Original Research

Safety of the surgeon: ‘Double-gloving’ during surgical procedures

O. A. Arowolo, E. A. Agbakwuru, G. C. Obonna, C. U. Onyia, A. A. Akinkuolie, J. G. Olaogun
Southern African Journal of HIV Medicine | Vol 15, No 4 | a325 | DOI: https://doi.org/10.4102/sajhivmed.v15i4.325 | © 2014 O. A. Arowolo, E. A. Agbakwuru, G. C. Obonna, C. U. Onyia, A. A. Akinkuolie, J. G. Olaogun | This work is licensed under CC Attribution 4.0
Submitted: 05 January 2014 | Published: 05 January 2014

About the author(s)

O. A. Arowolo, Department of Surgery, Faculty of Clinical Sciences, Obafemi Awolowo University, Ile-Ife, Nigeria
E. A. Agbakwuru, Department of Surgery, Faculty of Clinical Sciences, Obafemi Awolowo University, Ile-Ife, Nigeria
G. C. Obonna, Department of Surgery, Faculty of Clinical Sciences, Obafemi Awolowo University, Ile-Ife, Nigeria
C. U. Onyia, Department of Surgery, Obafemi Awolowo University Teaching Hospitals Complex, Ile-Ife, Nigeria
A. A. Akinkuolie, Department of Surgery, Faculty of Clinical Sciences, Obafemi Awolowo University, Ile-Ife, Nigeria
J. G. Olaogun, Department of Surgery, Obafemi Awolowo University Teaching Hospitals Complex, Ile-Ife, Nigeria

Full Text:

PDF (113KB)

Share this article

Bookmark and Share

Abstract

Background. In the face of increasing HIV/AIDS prevalence in subSaharan Africa, we evaluate the effectiveness of ‘double-gloving’ during surgery as a means of protecting the surgeon operating on patients with a known or unknown HIV status.Methods. A prospective study was conducted to determine the rate of glove puncture and intraoperative injury in categories of patients with known positive, known negative or unknown HIV status.Results. The surgeon and the first assistant double-gloved in all the 1 050 procedures performed between 2009 and 2013, and a total of 8 400 surgical gloves were used. Sixty-nine patients (6.6%) were HIV-positive, 29 patients (2.8%) were HIV-negative, and the HIV status was unknown for the remaining 952 patients (90.7%). The overall glove puncture rate in the study was 14.5%. The glove puncture rate was 0%, 31% and 15% for HIV-positive, HIV-negative and HIV status unknown, respectively, and this difference was statistically significant. The mean operating time in the group with glove punctures was 148 min (95% confidence interval (CI) 135 - 161), while mean operating time in the group without glove puncture was 88 min (95% CI 84 - 92). Conclusion. Double-gloving offers protection against intraoperative injury. Knowing the HIV status of the patient offers additional protection to the operating surgeon. While we recommend routine double-gloving for surgeons working in HIV-prevalent patient populations, we also advocate for the routine screening for HIV in all surgical patients.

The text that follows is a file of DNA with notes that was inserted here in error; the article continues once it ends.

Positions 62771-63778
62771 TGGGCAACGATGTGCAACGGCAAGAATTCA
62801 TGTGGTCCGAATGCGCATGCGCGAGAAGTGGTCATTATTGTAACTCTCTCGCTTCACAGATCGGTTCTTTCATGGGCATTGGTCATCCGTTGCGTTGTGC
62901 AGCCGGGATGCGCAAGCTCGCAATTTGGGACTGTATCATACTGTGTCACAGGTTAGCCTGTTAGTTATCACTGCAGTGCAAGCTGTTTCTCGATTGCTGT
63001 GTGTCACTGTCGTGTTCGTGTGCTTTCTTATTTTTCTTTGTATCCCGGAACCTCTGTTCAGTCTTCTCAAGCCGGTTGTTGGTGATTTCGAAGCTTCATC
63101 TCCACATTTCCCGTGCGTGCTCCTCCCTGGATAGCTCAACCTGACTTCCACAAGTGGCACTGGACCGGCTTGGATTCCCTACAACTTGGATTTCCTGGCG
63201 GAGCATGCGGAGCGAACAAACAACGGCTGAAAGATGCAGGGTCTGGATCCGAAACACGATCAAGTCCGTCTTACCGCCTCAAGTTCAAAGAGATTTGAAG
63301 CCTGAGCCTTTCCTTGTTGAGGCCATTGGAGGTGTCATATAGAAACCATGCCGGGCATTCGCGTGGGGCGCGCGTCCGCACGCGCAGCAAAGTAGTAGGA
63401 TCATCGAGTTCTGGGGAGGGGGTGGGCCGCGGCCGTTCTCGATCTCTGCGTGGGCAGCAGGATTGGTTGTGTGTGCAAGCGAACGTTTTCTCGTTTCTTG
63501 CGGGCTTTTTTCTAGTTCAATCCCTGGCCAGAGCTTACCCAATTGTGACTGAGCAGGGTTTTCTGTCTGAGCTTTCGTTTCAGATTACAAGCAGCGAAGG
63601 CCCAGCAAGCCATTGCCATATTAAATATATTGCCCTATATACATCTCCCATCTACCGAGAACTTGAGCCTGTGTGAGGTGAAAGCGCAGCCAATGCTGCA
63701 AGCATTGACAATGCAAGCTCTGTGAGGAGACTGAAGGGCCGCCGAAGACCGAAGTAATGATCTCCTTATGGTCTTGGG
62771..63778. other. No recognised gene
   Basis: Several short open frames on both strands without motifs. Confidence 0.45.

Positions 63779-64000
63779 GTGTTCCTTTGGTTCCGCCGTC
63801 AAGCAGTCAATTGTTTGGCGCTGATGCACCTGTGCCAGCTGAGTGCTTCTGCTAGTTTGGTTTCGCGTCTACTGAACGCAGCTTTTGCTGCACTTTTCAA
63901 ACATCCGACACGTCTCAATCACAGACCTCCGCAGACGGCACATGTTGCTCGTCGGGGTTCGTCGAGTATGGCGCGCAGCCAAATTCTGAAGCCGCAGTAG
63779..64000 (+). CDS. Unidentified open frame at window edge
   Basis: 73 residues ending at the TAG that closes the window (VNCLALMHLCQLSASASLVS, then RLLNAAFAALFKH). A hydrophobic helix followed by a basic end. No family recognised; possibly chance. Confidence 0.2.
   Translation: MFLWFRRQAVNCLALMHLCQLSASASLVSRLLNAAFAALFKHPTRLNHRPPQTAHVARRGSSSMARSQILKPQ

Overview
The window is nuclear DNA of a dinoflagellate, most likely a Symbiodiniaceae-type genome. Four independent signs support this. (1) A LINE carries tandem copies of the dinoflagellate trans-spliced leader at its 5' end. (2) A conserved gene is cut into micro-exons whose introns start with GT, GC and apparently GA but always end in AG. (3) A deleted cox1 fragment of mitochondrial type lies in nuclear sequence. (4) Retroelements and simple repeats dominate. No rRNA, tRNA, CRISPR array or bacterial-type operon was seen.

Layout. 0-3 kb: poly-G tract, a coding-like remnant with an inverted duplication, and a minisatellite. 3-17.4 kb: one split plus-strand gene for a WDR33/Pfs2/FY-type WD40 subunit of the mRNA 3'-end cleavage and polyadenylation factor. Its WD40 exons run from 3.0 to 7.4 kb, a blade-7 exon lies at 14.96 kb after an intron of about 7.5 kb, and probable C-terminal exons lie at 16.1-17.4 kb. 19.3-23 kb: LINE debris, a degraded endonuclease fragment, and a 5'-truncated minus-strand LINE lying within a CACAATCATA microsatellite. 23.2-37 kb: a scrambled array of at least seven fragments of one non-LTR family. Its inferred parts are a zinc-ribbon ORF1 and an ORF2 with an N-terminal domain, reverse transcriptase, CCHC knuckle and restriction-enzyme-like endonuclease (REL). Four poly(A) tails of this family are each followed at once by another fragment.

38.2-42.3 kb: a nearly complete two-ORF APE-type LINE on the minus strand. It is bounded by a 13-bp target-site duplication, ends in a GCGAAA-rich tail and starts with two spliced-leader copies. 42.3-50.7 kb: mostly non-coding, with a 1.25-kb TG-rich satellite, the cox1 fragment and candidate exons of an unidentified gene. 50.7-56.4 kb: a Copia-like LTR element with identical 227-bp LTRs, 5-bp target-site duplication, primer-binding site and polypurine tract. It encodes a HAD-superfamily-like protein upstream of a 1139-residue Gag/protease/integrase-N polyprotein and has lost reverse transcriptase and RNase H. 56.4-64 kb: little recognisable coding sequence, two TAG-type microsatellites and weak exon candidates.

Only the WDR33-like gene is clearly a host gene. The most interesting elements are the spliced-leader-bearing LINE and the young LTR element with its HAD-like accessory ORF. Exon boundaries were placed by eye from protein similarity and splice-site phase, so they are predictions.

Keywords

No related keywords in the metadata.

Metrics

Total abstract views: 2565
Total article views: 3609

 

Crossref Citations

1. Incidence of sharps injuries in surgical units, a meta-analysis and meta-regression
Jos Verbeek, Prativa Basnet
American Journal of Infection Control  vol: 47  issue: 4  first page: 448  year: 2019  
doi: 10.1016/j.ajic.2018.10.003